Who won the battle of Millbank Tower?


Who won the battle of Millbank Tower? To some it was the triumphal unprising of a new, radicalised generation. To others a political score draw. The violence was an unwelcome distraction, but a message had been sent. Then there were those who saw only a missed opportunity. The largest student protest in decades, undermined by the hotheads and the vandals.

To judge success, it helps to look at objectives. The organisers wanted to draw the eyes of the nation to their cause. In that they were indisputably successful. Every bulletin and front page ran with images of the day. Some saw criminals. Others freedom fighters. But we all bore witness. They also wanted to put the issue at the centre of the public discourse. Again, they were successful. Prime ministers questions, though nominally subcontracted to the deputies, was handed over to the students. Members of parliament shared common cause with the protestors. Members of parliament shunned them. But all felt their presence.

Finally, somewhat lost amid the filth and the fury, there was a policy objective. The reversal of the misleadingly innocuous Browne report. Here, there is less evidence of progress. Clegg has been exposed and humiliated. But Cameron and the Tories, their headquarters excepted, remain relatively unscathed. They will watch carefully to see whether Wednesday’s events represent a flash of youthful disobedience, or the spark that ignites a dangerous conflagration of protest.

But they do not expect people oppressed by their mortgages, jobs and credit card repayments to rise up in defence of the cherished right to study social anthropology with a year in Denmark.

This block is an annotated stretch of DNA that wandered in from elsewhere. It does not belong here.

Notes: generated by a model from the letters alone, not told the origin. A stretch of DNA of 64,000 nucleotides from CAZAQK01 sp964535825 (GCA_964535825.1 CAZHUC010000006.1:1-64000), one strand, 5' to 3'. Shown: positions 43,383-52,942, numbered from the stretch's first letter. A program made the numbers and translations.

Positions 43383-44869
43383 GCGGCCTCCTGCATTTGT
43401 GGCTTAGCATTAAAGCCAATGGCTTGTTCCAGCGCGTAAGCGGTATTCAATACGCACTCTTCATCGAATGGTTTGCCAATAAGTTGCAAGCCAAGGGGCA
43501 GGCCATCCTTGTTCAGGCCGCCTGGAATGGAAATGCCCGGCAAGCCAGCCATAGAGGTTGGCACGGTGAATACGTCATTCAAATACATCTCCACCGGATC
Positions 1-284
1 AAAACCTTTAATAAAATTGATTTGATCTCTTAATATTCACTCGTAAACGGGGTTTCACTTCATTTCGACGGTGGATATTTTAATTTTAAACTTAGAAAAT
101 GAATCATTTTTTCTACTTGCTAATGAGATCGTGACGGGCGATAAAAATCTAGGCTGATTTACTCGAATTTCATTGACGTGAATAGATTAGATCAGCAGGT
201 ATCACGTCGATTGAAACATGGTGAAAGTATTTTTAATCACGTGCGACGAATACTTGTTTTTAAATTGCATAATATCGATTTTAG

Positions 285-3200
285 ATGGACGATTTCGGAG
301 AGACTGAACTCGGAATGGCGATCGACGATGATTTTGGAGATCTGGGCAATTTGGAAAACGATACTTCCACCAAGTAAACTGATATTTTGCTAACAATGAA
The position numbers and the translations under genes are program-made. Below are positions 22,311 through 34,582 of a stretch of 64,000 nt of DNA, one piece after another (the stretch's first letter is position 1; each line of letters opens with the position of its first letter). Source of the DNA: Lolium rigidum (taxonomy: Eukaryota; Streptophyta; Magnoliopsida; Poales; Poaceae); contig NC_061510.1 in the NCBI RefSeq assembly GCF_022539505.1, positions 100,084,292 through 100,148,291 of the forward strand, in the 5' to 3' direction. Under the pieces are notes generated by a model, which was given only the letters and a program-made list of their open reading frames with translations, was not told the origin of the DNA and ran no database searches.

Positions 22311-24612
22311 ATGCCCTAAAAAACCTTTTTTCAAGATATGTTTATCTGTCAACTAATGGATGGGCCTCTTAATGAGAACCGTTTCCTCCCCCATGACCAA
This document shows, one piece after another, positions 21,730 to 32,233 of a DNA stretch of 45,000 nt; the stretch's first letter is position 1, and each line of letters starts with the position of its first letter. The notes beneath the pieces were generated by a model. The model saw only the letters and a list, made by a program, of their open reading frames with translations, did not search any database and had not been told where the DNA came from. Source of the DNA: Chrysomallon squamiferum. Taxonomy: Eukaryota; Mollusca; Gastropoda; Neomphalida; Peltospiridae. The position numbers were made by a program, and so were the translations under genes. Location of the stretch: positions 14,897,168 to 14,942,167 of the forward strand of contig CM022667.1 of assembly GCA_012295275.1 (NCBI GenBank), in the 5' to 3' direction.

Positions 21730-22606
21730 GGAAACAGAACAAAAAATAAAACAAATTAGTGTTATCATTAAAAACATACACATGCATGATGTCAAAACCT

There will be implications, however, for all of us. On Wednesday, at precisely the same time that the doors of Millbank Tower were being smashed down, a wall was being constructed.

On one side of that wall sit the good. Hard-working people. Fair-minded people. Conscientious, thoughtful, law-abiding people.

On the other side sit the bad. Destructive people. Arrogant people. Selfish, lazy, lawless people.

On Wednesday, we on the left found ourselves the wrong side of that wall. And, by default, David Cameron, Nick Clegg and their government escaped to the other.

We can dismantle that wall. We can scale it. But we must do so. And we must so quickly.

These were the best read pieces on Uncut last week:

Peter Watt sympathises with Phil Woolas

Kevin Meagher says three cheers for Nigel Farage

Inside breaks the story of Ken’s pushing for Rahman’s readmission

Tom Watson on Cameron’s vulgar obsession with image

Luke Akehurst on the student riot

Simone Webb defends Sally Bercow

Dan Hodges on Ed Miliband’s gurus

Jessica Asato goes back to Tower Hamlets

2 Responses to “Who won the battle of Millbank Tower?”

  1. Somehow many other EU countries manage with really low student fees. A couple of hundred euros in France for example. Let’s get back to grants not fees as well as getting rid of some stupid courses and reintroducing, for instance, Chemistry, which has gone from many universities in favour of airhead subjects.

  2. AnneJGP says:

    The oddest thing I read about the protest was written by Nina Power, a lecturer in Philosophy at Roehampton University, in an article for the Guardian (link below, I hope).

    Given Ms Power’s academic discipline, I think we can assume she says what she means. “At last the country is beginning to fight back” … “unafraid for the first time in a long time”.

    It is not a long time since the GE. These words can only mean that the present government has freed a country which was lying cowed beneath the heel of the previous government, since it is now no longer afraid.

    I do not know how the Labour government was provoking all this unrest and suppressing the resulting protests so ruthlessly, but one can only conclude: freedom for the people, thanks to the coalition!

    I’d be really interested to know where Ms Power was coming from on this one.

    (The phrases I enclosed in quotation marks are from (a) the sub-heading and (b) the final paragraph.)

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